A list of designated spots for campervanners to park their vehicles and rules for a permit system are to be drawn up after politicians voted in favour of a change in policy.
The news comes after a long-running campaign by local motorhome owners, who suggested that recent restrictions on their ability to camp at Le Port would ruin their way of life.
Responding to their concerns, Senator Steve Pallett brought proposals on campervan use to the States Assembly for consideration yesterday.
He had originally sought to rescind the ‘12 in 24' parking restrictions at Le Port, which had been put in place by the Minister for Infrastructure “to deter vehicles from being left overnight or longer" and improve beach access for islanders.
Pictured: Parking restrictions were imposed at Le Port at the end of February.
Senator Steve Pallett said he wanted to scrap the restrictions to “limit the distress caused” and “bad feeling” among the island’s coastal campers, but withdrew part of his proposals at the beginning of the yesterday’s debate in the States Assembly on the matter.
Instead, he urged States Members to vote in favour of the latter part, which involved looking into more sites and an overall permit system.
Senator Pallett said the current camping arrangements couldn't continue without better control, but said that now the "camping genie" was out of the bottle, it would be extremely difficult to get it back in "without discontent and bad feeling."
He added that he didn’t recommend creating new camping sites, but instead said there was "scope" – particularly in the west of the island – to replace those lost in recent years.
He told fellow States members he was seeking to introduce a "less formal aire-style of designated sites”, which he said was popular in France and gaining momentum in the UK.
Pictured: Senator Steve Pallett said his proposals aimed to “try to find a long-term solution” for campervanners.
Having withdrawn the part of his plan to rescind restrictions on the Le Port area, Senator Pallett urged politicians to support the rest of it, to help find a "pragmatic solution."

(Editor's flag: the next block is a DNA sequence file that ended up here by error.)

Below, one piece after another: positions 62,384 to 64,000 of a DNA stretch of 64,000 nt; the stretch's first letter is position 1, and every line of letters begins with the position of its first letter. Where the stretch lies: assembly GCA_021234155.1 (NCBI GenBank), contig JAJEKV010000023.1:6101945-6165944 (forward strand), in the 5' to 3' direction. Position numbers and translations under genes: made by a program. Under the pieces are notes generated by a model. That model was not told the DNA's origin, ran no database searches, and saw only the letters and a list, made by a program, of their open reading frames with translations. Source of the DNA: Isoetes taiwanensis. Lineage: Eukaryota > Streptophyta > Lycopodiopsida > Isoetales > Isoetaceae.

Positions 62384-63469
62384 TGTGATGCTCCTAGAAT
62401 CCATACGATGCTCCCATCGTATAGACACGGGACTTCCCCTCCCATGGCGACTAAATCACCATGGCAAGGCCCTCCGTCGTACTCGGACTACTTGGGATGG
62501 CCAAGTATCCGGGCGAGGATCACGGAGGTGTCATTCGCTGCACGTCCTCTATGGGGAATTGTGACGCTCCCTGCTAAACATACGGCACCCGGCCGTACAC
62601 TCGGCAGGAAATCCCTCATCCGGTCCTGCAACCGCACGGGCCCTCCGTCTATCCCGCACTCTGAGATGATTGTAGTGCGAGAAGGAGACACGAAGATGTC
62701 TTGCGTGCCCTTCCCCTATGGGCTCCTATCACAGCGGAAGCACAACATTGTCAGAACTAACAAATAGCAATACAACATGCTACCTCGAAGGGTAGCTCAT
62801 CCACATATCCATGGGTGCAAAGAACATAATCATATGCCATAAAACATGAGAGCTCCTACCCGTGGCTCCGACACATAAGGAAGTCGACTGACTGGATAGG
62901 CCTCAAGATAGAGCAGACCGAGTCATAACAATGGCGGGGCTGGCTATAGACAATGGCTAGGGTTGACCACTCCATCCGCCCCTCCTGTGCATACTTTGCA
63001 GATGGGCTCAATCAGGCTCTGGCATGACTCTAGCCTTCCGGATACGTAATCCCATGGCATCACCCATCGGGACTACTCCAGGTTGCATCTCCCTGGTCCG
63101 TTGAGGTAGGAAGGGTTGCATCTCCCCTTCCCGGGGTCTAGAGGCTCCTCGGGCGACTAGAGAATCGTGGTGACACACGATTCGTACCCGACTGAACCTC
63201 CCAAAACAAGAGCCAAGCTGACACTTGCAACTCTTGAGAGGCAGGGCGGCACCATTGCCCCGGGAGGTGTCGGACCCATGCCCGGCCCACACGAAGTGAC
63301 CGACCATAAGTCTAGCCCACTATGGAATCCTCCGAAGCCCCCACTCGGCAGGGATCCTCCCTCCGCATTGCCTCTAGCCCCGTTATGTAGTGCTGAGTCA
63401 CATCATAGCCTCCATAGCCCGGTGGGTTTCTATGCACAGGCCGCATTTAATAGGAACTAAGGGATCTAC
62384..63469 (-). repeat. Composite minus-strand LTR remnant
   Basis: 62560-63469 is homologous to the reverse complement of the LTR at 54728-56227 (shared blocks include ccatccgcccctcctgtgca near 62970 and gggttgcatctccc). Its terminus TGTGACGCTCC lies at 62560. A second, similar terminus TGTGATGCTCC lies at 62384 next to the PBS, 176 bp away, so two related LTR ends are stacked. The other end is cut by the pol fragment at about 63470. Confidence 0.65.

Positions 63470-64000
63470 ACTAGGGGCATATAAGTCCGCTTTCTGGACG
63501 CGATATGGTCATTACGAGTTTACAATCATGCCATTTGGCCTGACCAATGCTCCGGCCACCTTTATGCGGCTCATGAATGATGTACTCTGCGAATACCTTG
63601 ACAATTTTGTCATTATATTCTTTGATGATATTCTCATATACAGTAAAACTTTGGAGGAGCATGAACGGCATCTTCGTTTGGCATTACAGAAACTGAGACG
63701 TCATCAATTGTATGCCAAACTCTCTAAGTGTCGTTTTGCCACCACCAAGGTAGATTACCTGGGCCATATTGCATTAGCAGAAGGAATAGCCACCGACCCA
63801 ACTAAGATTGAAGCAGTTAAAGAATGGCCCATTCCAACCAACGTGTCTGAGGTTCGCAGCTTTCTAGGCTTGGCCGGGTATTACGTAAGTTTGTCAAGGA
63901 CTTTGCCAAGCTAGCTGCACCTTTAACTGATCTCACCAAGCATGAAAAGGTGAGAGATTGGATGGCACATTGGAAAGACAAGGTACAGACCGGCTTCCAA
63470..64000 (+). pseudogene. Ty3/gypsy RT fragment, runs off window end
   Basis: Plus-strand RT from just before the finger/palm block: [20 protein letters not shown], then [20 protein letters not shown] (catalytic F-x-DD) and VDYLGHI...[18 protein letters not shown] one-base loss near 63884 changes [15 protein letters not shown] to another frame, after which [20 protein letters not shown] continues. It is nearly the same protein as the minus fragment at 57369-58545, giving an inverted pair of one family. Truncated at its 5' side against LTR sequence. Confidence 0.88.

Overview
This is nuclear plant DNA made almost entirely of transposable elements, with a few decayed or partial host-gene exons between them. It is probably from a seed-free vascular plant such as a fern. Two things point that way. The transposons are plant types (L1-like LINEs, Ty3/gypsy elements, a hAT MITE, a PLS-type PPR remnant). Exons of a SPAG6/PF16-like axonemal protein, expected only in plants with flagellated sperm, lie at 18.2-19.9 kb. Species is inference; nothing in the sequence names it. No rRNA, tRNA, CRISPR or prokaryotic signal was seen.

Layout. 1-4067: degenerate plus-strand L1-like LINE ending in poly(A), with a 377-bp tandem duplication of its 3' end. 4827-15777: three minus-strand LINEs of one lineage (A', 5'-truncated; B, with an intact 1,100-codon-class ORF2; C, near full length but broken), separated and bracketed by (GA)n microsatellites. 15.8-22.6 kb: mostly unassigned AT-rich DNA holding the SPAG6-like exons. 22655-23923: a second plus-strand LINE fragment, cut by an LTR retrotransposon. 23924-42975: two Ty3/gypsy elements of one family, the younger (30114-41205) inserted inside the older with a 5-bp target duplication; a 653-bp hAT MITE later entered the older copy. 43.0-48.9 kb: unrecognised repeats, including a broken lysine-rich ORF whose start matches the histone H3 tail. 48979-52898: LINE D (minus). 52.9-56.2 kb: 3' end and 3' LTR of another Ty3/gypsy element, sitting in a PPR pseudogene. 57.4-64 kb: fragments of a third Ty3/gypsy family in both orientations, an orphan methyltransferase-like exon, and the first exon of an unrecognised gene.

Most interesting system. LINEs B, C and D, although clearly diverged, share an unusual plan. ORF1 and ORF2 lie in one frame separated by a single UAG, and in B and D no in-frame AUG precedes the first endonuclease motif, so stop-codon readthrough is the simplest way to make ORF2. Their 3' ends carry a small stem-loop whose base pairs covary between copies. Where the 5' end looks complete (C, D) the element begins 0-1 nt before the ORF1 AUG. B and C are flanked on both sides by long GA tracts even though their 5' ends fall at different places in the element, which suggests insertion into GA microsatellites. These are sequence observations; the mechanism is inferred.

The Assembly was split over the proposals, with a number of States Members expressing their opposition over fears for the natural environment and overcrowding, among others.
St. Lawrence Deputy Kirsten Morel expressed concerns over the impact "oversized" vehicles would have, noting: "Jersey is a tiny place,... land is our most precious asset."
He also voiced concerns about whether the regulations put in place would be respected, noting "the history of motorhomes in Jersey has been ‘giving an inch, taking a yard’.”
Senator Ian Gorst, the Minister for External Relations, said he had no problem in supporting the proposition, arguing that it would encourage tourism.
Pictured: “People need to get out in the great outdoors and enjoy what is a really beautiful environment,”Senator Pallett said.
St. Peter Deputy Rowland Huelin, referring to a recent planning application granted for 124 flats to be built in St. Helier, said the Assembly needed "to be prepared to allow the urban community to able to escape to the countryside."
The Constable of St. Ouen, Richard Buchanan, also supported the proposals, adding that designated areas should be chosen by Parish Assemblies.
Concluding the debate, Senator Pallett said his proposals aimed to “try to find a long-term solution” for campervanners. “The issue won’t go away by rejecting the proposition,” he warned the Assembly. “I’m not going to walk away from the issue.”
“People need to get out in the great outdoors and enjoy what is a really beautiful environment,” he added, before asking for a “trial scheme” that would give information and evidence on what works and what doesn’t.
.@Steveforsenator tells #StatesAssembly that ignoring this Proposition "won't make the issue go away." He says there are 1K caravans/motorhomes in #JerseyCI, not used at the same time, but that they do exist. He believes a small working party can resolve what is a "simple" issue— States Assembly (@StatesAssembly) May 21, 2019
His proposals were subsequently approved, with 20 votes in favour and 18 against.
The 'Camping Reform Committee’, which includes regulars at le Port and representatives of the Jersey Camping and Caravanning Club, said they were pleased with the result, adding that it was “certainly a step in the right direction for us.”
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